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February 1966

Reconstruction of Small Arteries With an Arteriovenous Fistula: An Experimental Study

Author Affiliations

From the Surgical Service, Veterans Administration Hospital, and the Department of Surgery, University of California Medical Center, San Francisco.

Arch Surg. 1966;92(2):206-211. doi:10.1001/archsurg.1966.01320200046009

PROSTHETIC grafts have not been successful when used to reconstruct small arteries.1,2,3 The inevitable clotting seems to be directly related to low flow rates through the graft resulting from the small capacity of the arterial bed that the graft supplies.4,5 Flow through the reconstruction can be increased with a distal arteriovenous fistula. Dean and Read used a femoral arteriovenous fistula to prevent thrombosis in a proximal iliac graft in dogs.6 However, this type of reconstruction may deprive the distal arterial bed of blood flow so that the tissue it supplies is compromised to preserve graft patency. Root and Cruz used an arteriovenous fistula in dogs to maintain patency of a distally ligated superficial femoral artery and concluded that this helped maintain viability of the limb.7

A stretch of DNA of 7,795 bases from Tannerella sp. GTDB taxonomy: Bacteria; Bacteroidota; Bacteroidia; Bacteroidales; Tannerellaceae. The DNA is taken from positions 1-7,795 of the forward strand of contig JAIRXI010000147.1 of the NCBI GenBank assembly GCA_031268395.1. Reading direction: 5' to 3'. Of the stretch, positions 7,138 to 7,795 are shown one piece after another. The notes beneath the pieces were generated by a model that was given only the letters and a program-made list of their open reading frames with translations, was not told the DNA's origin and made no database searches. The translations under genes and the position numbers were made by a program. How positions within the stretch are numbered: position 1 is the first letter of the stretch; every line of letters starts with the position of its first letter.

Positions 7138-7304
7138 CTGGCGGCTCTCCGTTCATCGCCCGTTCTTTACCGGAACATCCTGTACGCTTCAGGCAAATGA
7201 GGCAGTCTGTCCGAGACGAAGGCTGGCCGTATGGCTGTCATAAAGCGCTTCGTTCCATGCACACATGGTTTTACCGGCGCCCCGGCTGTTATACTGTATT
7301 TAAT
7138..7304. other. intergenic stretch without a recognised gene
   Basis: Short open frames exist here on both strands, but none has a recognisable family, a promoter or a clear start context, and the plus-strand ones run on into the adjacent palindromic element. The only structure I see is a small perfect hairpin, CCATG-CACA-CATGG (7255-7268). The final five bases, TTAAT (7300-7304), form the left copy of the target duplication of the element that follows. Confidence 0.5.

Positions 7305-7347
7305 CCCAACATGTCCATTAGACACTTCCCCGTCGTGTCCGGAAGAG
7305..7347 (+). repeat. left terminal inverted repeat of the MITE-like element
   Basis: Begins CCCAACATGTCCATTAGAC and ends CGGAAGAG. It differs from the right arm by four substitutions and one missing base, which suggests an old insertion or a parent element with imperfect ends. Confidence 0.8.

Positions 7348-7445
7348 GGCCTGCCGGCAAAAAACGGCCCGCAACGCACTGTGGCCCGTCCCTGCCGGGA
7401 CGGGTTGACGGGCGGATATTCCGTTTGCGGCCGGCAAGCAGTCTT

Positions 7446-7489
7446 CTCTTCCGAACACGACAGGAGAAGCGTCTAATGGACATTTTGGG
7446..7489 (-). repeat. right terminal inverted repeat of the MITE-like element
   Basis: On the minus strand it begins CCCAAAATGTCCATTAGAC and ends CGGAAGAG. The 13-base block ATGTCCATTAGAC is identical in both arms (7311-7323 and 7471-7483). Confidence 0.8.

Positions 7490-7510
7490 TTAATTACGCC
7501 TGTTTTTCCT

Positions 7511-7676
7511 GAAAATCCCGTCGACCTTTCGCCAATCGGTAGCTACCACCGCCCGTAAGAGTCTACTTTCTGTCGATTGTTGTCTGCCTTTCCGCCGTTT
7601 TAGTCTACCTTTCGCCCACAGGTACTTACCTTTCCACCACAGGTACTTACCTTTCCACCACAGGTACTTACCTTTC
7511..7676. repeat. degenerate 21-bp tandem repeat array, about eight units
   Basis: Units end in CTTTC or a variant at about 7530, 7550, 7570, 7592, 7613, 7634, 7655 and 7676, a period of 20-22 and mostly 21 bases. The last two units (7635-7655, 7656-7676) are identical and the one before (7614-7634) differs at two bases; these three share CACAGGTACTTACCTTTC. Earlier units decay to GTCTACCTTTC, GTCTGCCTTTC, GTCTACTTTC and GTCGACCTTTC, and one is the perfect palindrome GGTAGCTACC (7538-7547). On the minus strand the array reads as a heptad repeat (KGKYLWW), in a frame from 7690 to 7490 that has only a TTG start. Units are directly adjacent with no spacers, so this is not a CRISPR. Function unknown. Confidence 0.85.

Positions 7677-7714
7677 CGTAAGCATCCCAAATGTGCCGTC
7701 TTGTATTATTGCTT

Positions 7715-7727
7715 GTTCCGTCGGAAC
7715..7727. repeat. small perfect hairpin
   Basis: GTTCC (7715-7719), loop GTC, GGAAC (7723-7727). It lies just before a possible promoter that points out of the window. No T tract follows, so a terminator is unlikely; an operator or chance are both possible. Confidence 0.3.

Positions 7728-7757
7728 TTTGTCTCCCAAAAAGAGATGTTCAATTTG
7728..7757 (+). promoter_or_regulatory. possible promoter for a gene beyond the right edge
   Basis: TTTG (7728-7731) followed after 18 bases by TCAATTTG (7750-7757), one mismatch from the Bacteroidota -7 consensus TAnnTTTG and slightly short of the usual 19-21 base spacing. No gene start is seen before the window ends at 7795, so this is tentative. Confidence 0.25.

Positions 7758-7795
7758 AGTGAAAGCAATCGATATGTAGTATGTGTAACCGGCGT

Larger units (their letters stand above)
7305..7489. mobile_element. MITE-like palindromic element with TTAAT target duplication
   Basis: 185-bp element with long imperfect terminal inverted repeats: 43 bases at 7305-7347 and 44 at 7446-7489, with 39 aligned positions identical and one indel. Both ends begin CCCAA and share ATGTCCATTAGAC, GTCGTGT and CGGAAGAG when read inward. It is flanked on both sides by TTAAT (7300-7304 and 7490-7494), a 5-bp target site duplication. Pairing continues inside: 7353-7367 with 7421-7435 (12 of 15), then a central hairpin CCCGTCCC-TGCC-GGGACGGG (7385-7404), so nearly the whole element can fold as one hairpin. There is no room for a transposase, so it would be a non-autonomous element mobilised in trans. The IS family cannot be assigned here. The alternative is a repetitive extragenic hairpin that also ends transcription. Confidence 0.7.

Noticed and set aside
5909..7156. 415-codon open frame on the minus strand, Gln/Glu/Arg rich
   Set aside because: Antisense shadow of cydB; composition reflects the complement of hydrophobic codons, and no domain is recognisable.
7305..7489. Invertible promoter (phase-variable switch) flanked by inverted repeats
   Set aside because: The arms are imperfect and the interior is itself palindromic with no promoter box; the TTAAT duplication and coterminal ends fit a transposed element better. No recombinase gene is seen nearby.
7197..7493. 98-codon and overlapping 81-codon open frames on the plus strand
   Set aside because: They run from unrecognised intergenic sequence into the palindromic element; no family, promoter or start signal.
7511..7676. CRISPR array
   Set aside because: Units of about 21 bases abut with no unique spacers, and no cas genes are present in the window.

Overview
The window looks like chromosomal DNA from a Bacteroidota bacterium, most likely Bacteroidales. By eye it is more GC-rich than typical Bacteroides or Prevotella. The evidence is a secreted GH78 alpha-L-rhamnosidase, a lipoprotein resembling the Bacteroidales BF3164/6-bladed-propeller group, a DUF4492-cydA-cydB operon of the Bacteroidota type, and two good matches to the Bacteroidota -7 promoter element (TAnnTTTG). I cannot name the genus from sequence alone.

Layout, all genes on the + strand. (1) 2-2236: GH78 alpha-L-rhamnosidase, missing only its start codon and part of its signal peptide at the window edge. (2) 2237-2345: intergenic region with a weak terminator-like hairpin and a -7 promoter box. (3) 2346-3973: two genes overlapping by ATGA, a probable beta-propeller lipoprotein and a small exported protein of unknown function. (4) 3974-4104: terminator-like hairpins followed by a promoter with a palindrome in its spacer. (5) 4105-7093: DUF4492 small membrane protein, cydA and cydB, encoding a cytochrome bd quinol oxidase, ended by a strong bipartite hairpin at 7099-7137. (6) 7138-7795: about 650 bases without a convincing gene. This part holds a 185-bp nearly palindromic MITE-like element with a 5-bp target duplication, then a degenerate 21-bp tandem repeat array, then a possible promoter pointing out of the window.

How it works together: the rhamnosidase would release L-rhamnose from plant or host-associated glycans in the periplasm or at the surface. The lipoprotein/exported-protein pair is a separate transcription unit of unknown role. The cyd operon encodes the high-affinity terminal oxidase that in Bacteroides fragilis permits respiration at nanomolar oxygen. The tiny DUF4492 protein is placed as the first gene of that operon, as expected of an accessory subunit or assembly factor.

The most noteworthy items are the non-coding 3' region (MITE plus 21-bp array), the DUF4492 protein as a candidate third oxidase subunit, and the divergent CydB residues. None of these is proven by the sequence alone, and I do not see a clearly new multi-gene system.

In the present experiment the value of arteriovenous fistulae in maintaining function of plastic grafts anastomosed to small arteries was studied.

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